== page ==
Extract Brewing

Image Credit to Mark Peters from Flickr

Extract brewing is the most straightforward form of brewing, and for complete new beginners, this is where you should be starting. Extract brewing can be advantageous for new brewers since there are fewer complexities to the process. 

Most homebrewing flavor kits will include a malt extract mix. These are dry or liquid malt extracts that are derived from the process of malting that removes the sugars from the grains you are using in the brew. By having the extract to start with, you will be removing the mashing process from your brewing. This simplifies the process but does have a few downsides. 

First is that the extract will not be as fresh as if you were to be using your own mashing process. Also, you will lose some of the control you have over the final product of your brew. Using these prepackaged extracts gives you less flexibility for creativity in the brewing process.

Partial Mash

This is an excellent next step for those who are looking to move on from the extract-only brewing. This kind of brewing uses some extract with the addition of some mashed grains. There is a need for some more space with this process but not a tremendous one. Moving to this level can create more complexities in flavor profiles, and more creativity can be achieved in the brews that the brewer is creating.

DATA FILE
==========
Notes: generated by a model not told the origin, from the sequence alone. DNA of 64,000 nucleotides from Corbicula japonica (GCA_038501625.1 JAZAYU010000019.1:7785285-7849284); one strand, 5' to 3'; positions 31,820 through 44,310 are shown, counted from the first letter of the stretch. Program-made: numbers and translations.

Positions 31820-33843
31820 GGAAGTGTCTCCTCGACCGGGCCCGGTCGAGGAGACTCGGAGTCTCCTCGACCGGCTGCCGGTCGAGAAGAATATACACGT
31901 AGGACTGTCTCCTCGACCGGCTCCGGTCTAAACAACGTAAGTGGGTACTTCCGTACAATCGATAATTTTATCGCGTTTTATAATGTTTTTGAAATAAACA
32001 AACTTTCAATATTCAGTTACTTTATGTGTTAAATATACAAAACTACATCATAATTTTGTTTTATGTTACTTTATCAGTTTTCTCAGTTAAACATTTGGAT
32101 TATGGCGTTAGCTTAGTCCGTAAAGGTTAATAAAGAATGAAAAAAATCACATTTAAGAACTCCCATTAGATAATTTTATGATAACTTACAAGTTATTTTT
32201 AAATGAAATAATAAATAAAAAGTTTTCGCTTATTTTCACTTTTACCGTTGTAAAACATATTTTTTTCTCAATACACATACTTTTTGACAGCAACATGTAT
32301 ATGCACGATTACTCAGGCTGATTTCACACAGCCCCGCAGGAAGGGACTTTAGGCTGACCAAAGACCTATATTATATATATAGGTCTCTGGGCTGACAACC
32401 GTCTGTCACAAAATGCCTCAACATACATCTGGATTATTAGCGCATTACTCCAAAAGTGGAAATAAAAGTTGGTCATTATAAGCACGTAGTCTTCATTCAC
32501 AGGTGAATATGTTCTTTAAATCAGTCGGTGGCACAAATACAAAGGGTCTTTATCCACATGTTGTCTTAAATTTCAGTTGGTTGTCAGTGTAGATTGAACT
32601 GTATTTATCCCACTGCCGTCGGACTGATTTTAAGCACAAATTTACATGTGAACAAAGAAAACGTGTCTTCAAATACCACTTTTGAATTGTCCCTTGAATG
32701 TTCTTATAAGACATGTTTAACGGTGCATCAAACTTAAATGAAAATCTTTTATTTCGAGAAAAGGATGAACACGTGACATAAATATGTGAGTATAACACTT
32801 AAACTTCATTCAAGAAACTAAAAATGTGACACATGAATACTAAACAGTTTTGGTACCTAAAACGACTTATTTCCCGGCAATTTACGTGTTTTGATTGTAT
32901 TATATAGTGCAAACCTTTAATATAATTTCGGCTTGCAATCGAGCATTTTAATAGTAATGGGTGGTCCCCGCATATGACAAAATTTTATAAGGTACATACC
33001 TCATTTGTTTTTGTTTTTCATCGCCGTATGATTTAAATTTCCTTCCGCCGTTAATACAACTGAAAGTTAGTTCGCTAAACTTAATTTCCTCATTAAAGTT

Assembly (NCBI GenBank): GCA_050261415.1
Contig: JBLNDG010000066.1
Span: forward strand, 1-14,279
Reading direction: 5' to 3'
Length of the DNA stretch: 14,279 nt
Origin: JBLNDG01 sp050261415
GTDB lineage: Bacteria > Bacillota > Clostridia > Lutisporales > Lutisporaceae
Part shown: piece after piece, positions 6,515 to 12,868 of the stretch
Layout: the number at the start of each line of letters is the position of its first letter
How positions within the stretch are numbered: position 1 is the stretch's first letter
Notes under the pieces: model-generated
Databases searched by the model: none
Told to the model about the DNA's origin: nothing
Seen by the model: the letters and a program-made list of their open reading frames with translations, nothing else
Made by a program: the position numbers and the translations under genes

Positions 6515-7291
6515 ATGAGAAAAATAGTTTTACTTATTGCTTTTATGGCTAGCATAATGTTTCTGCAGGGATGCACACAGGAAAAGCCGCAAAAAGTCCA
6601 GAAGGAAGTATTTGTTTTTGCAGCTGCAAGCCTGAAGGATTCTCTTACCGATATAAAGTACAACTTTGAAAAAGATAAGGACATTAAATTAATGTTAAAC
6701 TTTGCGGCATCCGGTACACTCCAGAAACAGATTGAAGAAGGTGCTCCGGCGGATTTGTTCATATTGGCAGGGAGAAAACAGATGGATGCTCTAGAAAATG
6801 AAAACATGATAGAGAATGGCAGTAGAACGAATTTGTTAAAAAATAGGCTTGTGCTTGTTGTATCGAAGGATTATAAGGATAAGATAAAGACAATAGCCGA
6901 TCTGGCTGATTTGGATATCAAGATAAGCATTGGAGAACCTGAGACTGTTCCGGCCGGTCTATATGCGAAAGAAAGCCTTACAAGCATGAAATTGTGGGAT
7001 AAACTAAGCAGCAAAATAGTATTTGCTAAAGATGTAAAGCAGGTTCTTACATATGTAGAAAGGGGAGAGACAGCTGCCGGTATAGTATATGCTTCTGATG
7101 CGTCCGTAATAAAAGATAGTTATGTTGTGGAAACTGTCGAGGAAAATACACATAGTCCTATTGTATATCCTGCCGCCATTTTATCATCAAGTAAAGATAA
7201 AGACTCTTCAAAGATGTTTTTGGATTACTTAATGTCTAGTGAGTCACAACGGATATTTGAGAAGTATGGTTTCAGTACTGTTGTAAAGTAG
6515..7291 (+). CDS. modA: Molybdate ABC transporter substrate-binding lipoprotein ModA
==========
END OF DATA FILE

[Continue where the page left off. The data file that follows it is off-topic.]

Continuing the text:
All Grain Brewing

This is the purest form of brewing. For the people that are truly devoted to brewing, this will be the ultimate goal, but it still doesn’t mean you should start here. This form of brewing requires an increase in space and a larger budget for equipment.

There is a give and take when it comes to the expense of moving to this more sophisticated form of brewing. The ingredients may be less expensive than purchasing the malt extract – one of the more costly components you could buy -, but there will be a need for more equipment, which adds to your expenses as well. Not only do costs go up, but you also need to find an appropriate place to put this equipment. The extra space may be the biggest issue that you have in this situation and could very well dictate which brewing style you will use.

The Brewing Processes

Image Credit to Jon Roberts from Flickr

Mashing

Mashing will differentiate based on the style of brewing you are implementing. The mash activates grain enzymes that create sugars from the starches. This is the process the ends up creating the necessary foods for the yeast.

By submerging your grains in hot water, heat will break down starches and be able to activate essential enzymes in the grain. In the end, this will allow these starches to become sugars that are fermentable for a later process. Besides using clean equipment as we already covered, make sure you have high-quality water, you are maintaining an appropriate temperature, and you are stirring with consistency. Before attempting this on your own, it would be a good idea to observe an experienced brewer displaying this process. Either find a friend that homebrews or a video online that demonstrates proper malting for the brewing style you are doing.